What are the marks of true shepherds? And how do we distinguish them from false shepherds? Following are a few thoughts:
True Shepherds Tend and Feed the Sheep: The first mark of a true shepherd is that he feeds the flock of God faithfully. This was Jesus’ charge to Peter in John 21. Three times Jesus exhorted Peter to feed his sheep. A true shepherd feeds God’s sheep with knowledge and understanding (Jeremiah 3:15). In other words, a true shepherd teaches his flock the word of God faithfully. He imparts understanding of the word of God and helps them to apply it in their daily lives. False shepherds, on the other hand, are unconcerned about feeding the sheep. They handle the word of God carelessly and do not impart understanding to their flock. As a result, the sheep are malnourished — without knowledge — and vulnerable to attacks of the enemy.
True Shepherds Point to the Great Shepherd: Jesus Christ is the Good and the Great shepherd of the sheep(John 10:14; Hebrews 13:20). There is no other Great Shepherd for God’s flock apart from Jesus Christ. All other shepherds of the flock are under-shepherds appointed by him (1 Peter 5:1). All true under-shepherds realize this fact and point their flock back to their Great Shepherd, Jesus. False shepherds constantly try to distract the sheep from looking at the Great Shepherd and point the sheep to themselves. Instead of building Jesus’ kingdom, false shepherds build their own kingdoms.
True Shepherds Pity Their Sheep: In Zechariah 11:5, God complains that Israel’s shepherds have no pity on their own flock. In contrast, in Matthew 9:36, Jesus has compassion on the multitudes who were eager to listen to him. All true under-shepherds have this same compassion and pity. They are gentle and tender towards God’s flock, and never overbearing. They teach and admonish God’s people, not by mere authority, but by example. True shepherds exercise much patience with their people and persevere with them in helping them to be obedient. False shepherds lack this quality. Like the Pharisees, they place a heavy yoke on the necks of their people and exercise unwarranted authority. False shepherds are quick to condemn the flock and pronounce anathemas. They promote legalism rather than loving obedience.
True Shepherds Search for the Lost Sheep: True Shepherds, like Jesus Christ, care for the lost sheep (Ezekiel 34:8; Psalm 23). When a sheep goes astray, they diligently search for that sheep and try to restore it back to the fold. They use discipline, if necessary, for the sake of helping the erring sheep. This is why Psalm 23 speaks of the rod and the staff – these objects imply discipline. False shepherds do not care for the lost sheep at all. If one sheep strays away, they comfort themselves by looking at other sheep. They are interested in big numbers, and not in an individual sheep. Loss of a sheep makes no difference to them.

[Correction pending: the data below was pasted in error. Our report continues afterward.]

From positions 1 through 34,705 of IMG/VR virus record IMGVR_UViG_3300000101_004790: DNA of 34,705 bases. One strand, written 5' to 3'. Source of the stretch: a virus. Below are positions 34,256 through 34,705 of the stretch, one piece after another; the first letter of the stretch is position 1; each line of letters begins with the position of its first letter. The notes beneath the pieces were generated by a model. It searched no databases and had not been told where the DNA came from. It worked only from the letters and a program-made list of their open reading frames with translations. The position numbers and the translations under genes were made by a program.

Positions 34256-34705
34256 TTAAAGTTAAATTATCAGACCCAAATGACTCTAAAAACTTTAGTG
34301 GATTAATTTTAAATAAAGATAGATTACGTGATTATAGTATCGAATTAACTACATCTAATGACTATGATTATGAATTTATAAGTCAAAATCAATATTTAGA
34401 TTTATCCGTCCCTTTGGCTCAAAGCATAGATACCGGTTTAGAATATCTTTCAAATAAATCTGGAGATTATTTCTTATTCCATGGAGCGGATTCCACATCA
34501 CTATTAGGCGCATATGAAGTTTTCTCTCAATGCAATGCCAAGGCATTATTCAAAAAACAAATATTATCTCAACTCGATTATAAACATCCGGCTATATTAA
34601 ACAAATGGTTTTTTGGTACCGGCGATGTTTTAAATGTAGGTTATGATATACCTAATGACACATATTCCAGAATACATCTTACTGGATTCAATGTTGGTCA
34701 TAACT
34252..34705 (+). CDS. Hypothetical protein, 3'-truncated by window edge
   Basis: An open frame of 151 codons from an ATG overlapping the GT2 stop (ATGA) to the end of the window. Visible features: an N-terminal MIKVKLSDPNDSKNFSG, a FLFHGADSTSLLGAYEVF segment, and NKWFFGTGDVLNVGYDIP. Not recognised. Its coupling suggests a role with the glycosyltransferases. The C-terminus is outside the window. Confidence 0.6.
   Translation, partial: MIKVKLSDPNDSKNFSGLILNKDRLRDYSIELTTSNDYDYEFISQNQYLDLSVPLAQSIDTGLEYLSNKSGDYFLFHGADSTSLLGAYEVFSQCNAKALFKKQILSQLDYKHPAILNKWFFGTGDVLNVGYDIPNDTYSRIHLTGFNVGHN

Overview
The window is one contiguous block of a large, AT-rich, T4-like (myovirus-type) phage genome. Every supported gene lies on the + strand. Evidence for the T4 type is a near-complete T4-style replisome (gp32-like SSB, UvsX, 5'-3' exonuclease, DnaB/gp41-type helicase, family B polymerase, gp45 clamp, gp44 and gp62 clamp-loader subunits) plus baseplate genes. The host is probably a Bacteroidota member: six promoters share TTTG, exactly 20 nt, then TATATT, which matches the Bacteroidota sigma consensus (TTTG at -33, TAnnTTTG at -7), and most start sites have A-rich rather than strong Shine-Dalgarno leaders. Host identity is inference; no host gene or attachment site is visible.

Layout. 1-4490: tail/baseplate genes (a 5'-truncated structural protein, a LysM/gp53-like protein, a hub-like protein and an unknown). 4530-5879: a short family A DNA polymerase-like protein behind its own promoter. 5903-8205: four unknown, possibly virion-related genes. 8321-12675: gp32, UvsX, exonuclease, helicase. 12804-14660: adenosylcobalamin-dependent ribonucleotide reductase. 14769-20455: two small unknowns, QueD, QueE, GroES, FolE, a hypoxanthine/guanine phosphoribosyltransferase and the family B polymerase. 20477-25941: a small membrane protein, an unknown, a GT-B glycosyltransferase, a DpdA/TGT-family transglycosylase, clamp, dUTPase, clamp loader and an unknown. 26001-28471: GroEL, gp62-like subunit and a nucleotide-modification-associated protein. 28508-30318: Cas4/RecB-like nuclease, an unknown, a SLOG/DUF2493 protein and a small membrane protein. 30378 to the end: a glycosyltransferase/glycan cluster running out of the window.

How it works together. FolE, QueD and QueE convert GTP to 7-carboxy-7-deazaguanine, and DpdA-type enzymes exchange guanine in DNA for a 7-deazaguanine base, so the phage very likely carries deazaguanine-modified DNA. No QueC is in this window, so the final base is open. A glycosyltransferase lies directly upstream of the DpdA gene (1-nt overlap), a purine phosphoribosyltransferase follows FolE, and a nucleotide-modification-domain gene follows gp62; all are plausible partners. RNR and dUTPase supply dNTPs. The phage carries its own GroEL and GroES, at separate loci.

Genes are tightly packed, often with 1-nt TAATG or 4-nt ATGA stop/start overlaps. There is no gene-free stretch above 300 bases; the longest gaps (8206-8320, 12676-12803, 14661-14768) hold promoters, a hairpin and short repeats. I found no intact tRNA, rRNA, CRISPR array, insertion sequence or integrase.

True Shepherds look for Other Sheep: Just like Jesus who looked for “the other sheep who are not of this fold” (John 10:16), all true shepherds are constantly looking outward into the world to gather the elect sheep of God. They care not only for the God’s people who are already within the church, they also seek the unsaved and lost in the world. Hence, evangelistic zeal is always present in true shepherds. False shepherds, on the other hand, are either extremely indifferent towards the lost world, or are overly zealous for them. They either practice no evangelism or practice evangelism in such a way that they compromise God’s truth in trying to lead people into the church. For example, Charles Finney is a classic example of the latter category. In his zeal for “evangelism”, he compromised the Gospel so much that it ceased to be the Gospel.
True Shepherds Depend on the Great Shepherd: In Jeremiah 10:21, God complains that his shepherds have not inquired of him. All true shepherds of God inquire of him constantly. They seek Him personally and have a close communion communion with Him. This personal devotion empowers them in their public ministry. False shepherds do not inquire of the Lord, either personally or corporately. They have no personal relationship with Christ and this reflects in their public ministry as well.
May we beware of false shepherds and support true shepherds. Lord, may I always be a true shepherd of your people.